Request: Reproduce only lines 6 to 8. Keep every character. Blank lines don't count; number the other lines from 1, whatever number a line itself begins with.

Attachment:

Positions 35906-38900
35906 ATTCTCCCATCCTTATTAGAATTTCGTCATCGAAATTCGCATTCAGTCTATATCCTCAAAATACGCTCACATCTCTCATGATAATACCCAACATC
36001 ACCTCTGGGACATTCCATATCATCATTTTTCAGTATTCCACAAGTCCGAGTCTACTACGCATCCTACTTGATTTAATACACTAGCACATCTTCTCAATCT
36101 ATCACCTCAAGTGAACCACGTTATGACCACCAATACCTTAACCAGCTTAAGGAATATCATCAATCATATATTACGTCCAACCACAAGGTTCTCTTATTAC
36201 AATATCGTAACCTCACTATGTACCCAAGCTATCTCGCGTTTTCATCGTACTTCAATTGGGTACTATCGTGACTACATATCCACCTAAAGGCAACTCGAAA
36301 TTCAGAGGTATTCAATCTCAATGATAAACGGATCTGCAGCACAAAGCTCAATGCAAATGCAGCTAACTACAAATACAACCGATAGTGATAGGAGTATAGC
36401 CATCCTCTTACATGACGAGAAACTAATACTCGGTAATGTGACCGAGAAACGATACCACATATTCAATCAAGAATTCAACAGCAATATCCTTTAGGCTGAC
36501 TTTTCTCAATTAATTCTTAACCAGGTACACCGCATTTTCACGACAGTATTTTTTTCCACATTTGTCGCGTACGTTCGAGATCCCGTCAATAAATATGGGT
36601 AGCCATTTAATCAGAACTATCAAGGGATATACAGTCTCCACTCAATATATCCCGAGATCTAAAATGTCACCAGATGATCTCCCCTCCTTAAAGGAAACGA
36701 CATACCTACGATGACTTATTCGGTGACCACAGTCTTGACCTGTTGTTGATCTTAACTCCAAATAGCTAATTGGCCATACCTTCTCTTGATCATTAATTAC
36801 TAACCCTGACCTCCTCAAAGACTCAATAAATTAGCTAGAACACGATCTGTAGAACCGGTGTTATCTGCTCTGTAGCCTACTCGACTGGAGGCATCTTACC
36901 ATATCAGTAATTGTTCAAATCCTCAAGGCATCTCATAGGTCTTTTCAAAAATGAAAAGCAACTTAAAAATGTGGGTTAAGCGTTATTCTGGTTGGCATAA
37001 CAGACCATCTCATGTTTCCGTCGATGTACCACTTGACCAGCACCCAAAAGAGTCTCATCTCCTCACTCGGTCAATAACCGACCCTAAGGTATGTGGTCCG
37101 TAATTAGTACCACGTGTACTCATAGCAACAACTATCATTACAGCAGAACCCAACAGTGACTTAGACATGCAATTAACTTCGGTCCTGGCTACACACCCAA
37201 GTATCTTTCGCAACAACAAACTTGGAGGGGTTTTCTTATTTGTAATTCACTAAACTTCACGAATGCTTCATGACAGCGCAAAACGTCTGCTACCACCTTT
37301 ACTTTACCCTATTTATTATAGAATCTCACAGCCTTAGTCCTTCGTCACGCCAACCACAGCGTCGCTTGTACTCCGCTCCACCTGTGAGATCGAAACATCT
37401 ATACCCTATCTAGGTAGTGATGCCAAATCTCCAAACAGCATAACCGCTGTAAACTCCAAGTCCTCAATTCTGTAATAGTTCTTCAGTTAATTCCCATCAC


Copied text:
36301 TTCAGAGGTATTCAATCTCAATGATAAACGGATCTGCAGCACAAAGCTCAATGCAAATGCAGCTAACTACAAATACAACCGATAGTGATAGGAGTATAGC
36401 CATCCTCTTACATGACGAGAAACTAATACTCGGTAATGTGACCGAGAAACGATACCACATATTCAATCAAGAATTCAACAGCAATATCCTTTAGGCTGAC
36501 TTTTCTCAATTAATTCTTAACCAGGTACACCGCATTTTCACGACAGTATTTTTTTCCACATTTGTCGCGTACGTTCGAGATCCCGTCAATAAATATGGGT